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  December 21, 2000
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  The hijack Line

How the hijack case was solved

Josy Joseph

Some clinical analysis and a little commonsense in Kathmandu. A shrewd investigation and corroboration in distant Mumbai. And a lot of luck.

These factors were the key to the successful identification of the five hijackers of IC 814 by the Indian intelligence and security teams, reeling under criticism for having failed to prevent the hijack in the first place.

Despite the criticism, investigators and intelligence agencies unearthed precise information about the hijackers and located their photographs with a speed unmatched in the recent history of Indian investigation.

The breakthrough came even before the week-long hijack concluded on December 31, 1999 in Kandahar.

A year after the hijack, returned to senior investigators and intelligence officials involved in cracking the case to find out how they did it. How did they manage such a precise identification in such a short time?

Refusing to be identified, officials spoke in detail about how the identity of the masked men in the plane, which flew over alien skies and parked in a hostile land, was established so swiftly, and so accurately. And how their photographs were procured even before the hijackers returned home.

Within minutes of the hijack on December 24, Indian intelligence officials and Nepal police officials in Kathmandu got down to work. Upset, embarrassed and at the receiving end of the establishment's anger, the Indian officials --some reputed to be among the nation's best intelligence brains -- began a clinical analysis of the passengers list.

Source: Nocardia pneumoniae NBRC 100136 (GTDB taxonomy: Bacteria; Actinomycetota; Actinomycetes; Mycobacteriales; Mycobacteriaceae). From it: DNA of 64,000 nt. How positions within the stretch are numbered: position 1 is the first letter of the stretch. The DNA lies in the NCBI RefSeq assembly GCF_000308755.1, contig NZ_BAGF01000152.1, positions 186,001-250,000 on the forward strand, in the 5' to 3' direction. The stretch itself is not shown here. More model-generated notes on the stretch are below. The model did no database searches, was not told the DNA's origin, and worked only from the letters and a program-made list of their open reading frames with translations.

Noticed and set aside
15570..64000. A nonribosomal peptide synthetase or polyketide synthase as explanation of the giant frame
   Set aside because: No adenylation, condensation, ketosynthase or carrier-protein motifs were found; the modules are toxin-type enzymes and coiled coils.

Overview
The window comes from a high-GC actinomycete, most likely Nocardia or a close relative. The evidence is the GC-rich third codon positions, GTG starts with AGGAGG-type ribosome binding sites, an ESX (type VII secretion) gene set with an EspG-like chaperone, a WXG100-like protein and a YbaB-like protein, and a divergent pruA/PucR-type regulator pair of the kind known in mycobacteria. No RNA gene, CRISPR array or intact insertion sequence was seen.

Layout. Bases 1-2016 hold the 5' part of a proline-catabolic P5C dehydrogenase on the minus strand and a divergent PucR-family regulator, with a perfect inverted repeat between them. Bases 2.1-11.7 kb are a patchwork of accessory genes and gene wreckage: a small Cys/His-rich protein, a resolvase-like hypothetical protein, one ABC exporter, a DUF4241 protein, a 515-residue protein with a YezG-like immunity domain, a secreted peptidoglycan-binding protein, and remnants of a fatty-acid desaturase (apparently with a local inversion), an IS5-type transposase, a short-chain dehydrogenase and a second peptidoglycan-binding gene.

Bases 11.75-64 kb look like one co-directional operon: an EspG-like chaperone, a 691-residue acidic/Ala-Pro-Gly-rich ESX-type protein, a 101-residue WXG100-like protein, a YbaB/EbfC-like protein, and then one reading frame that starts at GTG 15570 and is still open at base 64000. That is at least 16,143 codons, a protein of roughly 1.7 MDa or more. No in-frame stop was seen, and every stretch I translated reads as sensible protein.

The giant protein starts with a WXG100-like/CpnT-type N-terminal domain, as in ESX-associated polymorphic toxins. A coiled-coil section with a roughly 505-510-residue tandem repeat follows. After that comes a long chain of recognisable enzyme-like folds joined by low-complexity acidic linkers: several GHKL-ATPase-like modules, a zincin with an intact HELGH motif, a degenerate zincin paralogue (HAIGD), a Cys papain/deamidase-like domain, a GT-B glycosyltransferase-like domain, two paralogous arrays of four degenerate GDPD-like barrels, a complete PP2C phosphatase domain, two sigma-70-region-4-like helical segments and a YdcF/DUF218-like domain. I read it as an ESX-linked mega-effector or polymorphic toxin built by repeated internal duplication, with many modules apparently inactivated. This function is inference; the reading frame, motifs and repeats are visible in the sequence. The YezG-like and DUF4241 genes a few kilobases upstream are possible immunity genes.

First came the elimination round. The flight crew, the embassy officials and their family members and then those whose identities and movements could be established beyond doubt.

The analysis stretched into the first night and the next morning, a cold Christmas day in Kathmandu. Back home in Delhi, a reckless political establishment rushed to blame Pakistan, even before there was any concrete evidence of Islamabad's complicity.

Simultaneously, the Nepal police, which extended full co-operation to India at Kathmandu, was busy interrogating all personnel posted at the Tribhuvan International Airport to study the movements of passengers and other strangers in the run-up to the takeoff of IC 814.

Interrogation of the security personnel at the airport revealed that a Pakistan embassy car (42 CD 14) reached the airport minutes before IC 814 took off. Some interrogated personnel claimed that the first secretary at the Pakistan embassy, Mohammed Arshad Cheema, and another staffer, Zia Ansari, passed on a bag to some people who were boarding the Indian Airlines plane. But this could not be independently confirmed.

The computer at the headquarters of Royal Nepal Airlines stores all the data in its central unit, which is linked to major travel agencies. Indian investigators, who were analysing the computerised details, tumbled on some curious information.

Three passengers had bought their tickets together from Everest Travels and Tours, located near Nepal King Birendra's palace, on December 13. The tickets were first booked for December 27, but by the evening of December 13 the three tickets had been advanced to December 24.

Also on December 13, two business class tickets were brought from the Gorkha Travel Agency. And by the evening, these two were also advanced for December 24.

But that was not enough evidence to conclude that the five passengers were the hijackers.

Except for one of them, none of the five had booked any luggage. The luggage booked in by the one person weighed just 15 kilograms.

The only faux pas during the initial investigation was the suspicion of Kathmandu-based investigators that Gajendra Man Tamarkar, a Nepalese television comedian, was also involved in the hijack. The suspicion arouse after the airport staff, some of whom could identify Tamarkar, claimed they had seen him interacting with the suspected hijackers.

The news about Tamarkar was out in the Delhi media within hours, and that was an embarrassment the investigators would regret for some time. Tamarkar was given a clean chit as soon the investigators realised he had booked in 150 kg of luggage, something a hijacker would never do.